I believe that this worked in very important ways. Rape and sexual violence reporting increased exponentially, and this led to the setting up of a fast-track court to litigate offenders. It helped also that the first postwar President of the country, Ellen Johnson Sirleaf, was a particularly strong woman. Women by no means constituted the majority of the humanitarians working in Liberia. Figures published by the UN in 2012 stated that of 1,664 civilians serving in Liberia as at 1 February 2012, 24 per cent were women. But so prominent and effective were the women, particularly in policing, that many Liberians might have been forgiven to conclude that women were dominant. They were a most reassuring and effective presence.
And here let me make a broader point. The media tends to amplify alleged violations by humanitarians. Stories about peacekeepers exchanging food for sex, about an Oxfam staff entertaining prostitutes in his home, tend to be seized upon and used to call into question the very idea of humanitarianism. Abuse of power and violations by humanitarians, where they occur, must be deplored and the perpetrators punished. But the very fact these stories become so quickly prominent is in a way an acknowledgement of the exalted role that humanitarians play: it is to say that we hold humanitarians to a higher morality.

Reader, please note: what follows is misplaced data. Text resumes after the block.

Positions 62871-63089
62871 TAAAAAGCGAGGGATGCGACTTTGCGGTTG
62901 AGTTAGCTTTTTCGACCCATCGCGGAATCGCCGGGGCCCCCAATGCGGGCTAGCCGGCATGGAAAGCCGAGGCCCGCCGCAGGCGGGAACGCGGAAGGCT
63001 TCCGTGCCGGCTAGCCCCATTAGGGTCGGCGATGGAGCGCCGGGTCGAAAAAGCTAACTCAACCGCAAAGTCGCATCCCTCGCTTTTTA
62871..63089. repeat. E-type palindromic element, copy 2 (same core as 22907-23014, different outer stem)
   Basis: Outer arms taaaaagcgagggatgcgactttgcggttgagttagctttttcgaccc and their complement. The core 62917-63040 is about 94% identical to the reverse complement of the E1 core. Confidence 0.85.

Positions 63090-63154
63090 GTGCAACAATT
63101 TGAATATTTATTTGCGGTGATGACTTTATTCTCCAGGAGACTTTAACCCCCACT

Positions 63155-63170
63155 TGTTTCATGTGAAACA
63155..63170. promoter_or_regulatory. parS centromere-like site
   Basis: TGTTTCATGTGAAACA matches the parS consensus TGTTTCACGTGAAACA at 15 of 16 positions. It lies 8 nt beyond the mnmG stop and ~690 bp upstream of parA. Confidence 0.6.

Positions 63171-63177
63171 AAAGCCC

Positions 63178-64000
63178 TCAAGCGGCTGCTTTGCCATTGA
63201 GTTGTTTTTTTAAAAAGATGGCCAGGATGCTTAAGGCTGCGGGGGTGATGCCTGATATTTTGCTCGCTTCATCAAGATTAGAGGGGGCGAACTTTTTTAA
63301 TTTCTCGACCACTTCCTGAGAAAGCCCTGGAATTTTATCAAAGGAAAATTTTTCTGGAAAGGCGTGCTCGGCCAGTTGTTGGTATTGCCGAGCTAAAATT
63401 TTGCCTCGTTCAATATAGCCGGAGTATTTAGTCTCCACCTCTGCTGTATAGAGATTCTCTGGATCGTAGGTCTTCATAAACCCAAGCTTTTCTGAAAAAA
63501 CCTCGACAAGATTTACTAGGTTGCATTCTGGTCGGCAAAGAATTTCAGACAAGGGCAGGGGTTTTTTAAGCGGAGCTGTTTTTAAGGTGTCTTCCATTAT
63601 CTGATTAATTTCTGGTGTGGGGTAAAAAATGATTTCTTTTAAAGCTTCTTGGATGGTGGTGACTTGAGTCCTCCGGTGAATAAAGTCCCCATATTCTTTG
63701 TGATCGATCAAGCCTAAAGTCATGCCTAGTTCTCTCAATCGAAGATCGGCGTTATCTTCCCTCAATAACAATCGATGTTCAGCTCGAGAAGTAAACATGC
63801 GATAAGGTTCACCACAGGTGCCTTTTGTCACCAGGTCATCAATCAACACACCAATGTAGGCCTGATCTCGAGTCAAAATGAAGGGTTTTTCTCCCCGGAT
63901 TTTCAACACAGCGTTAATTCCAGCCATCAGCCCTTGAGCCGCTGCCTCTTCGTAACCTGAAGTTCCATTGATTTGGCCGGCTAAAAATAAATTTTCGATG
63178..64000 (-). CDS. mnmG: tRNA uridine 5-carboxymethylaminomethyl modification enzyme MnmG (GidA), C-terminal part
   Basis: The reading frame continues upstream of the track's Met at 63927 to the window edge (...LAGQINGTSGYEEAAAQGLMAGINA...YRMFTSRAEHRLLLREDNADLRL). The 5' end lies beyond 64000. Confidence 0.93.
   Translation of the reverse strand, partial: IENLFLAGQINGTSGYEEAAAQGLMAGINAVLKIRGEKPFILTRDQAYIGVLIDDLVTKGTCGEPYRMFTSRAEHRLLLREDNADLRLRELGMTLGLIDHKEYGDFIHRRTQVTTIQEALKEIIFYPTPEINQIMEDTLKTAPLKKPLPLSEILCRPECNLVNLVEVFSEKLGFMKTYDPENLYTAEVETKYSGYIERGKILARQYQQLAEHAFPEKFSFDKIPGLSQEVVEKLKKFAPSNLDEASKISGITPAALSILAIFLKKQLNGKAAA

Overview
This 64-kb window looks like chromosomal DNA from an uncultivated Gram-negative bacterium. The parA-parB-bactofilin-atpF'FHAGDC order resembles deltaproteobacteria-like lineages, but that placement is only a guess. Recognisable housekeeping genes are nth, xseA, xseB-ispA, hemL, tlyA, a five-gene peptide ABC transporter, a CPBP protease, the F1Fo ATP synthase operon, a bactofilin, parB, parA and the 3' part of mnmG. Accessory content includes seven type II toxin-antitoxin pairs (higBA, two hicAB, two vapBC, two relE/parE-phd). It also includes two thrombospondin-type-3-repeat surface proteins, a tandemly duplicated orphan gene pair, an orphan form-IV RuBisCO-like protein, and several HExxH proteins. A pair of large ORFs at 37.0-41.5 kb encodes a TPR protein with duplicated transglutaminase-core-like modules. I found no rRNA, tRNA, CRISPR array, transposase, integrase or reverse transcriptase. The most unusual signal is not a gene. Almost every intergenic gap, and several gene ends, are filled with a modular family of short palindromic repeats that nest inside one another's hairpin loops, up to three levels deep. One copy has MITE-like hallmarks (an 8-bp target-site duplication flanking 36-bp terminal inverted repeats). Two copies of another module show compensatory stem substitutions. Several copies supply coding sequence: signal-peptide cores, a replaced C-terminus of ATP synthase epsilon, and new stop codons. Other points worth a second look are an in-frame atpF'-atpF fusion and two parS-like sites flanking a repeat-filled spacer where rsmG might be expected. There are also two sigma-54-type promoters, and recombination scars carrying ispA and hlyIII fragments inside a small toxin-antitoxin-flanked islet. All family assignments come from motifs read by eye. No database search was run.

The situation that humanitarian workers find themselves in is often physically, and perhaps morally, degraded. Health services are mostly nonexistent. When the UN deployed in Liberia in 2003, there was no electricity or running water. Violent crime was rife. The UN was aware before it sent staff there that they will “be exposed to a variety of considerable hazards and risks” – I am quoting from a report by its Secretary General. Even years later, in a report in August 2012, the UN Secretary General said the following: “Criminal activities and road traffic accidents continued to pose a security threat to United Nations personnel and property, especially in Monrovia. Since the beginning of 2012, one incident of armed robbery targeting United Nations personnel has been reported, in addition to 21 non-weapon-related crimes, including burglary, theft (of two weapons), robbery and assault. One international staff member, four national staff members, three military personnel and one police officer have died as a result of shooting, illness or accident.”

These attacks and deaths often go unreported: perhaps there is a feeling that since the humanitarians knew of these risks before they went in there, there shouldn’t be too much fuss about them. So let me leave you with one sobering set of statistics. In its 15 years in Liberia, 126,000 foreign soldiers, 16,000 police and 23,000 civilian staff were deployed. Of these, over 200 mostly civilian staff, a large number of them women – capable, conscientious people – died, sometimes in attacks, sometimes of what might be preventable diseases in a country where basic social amenities were either scarce or non-existent.

Let us celebrate their lives and sacrifices.

Dr. Gberie and Miss Adiba Quasim, from Iraq

The panelists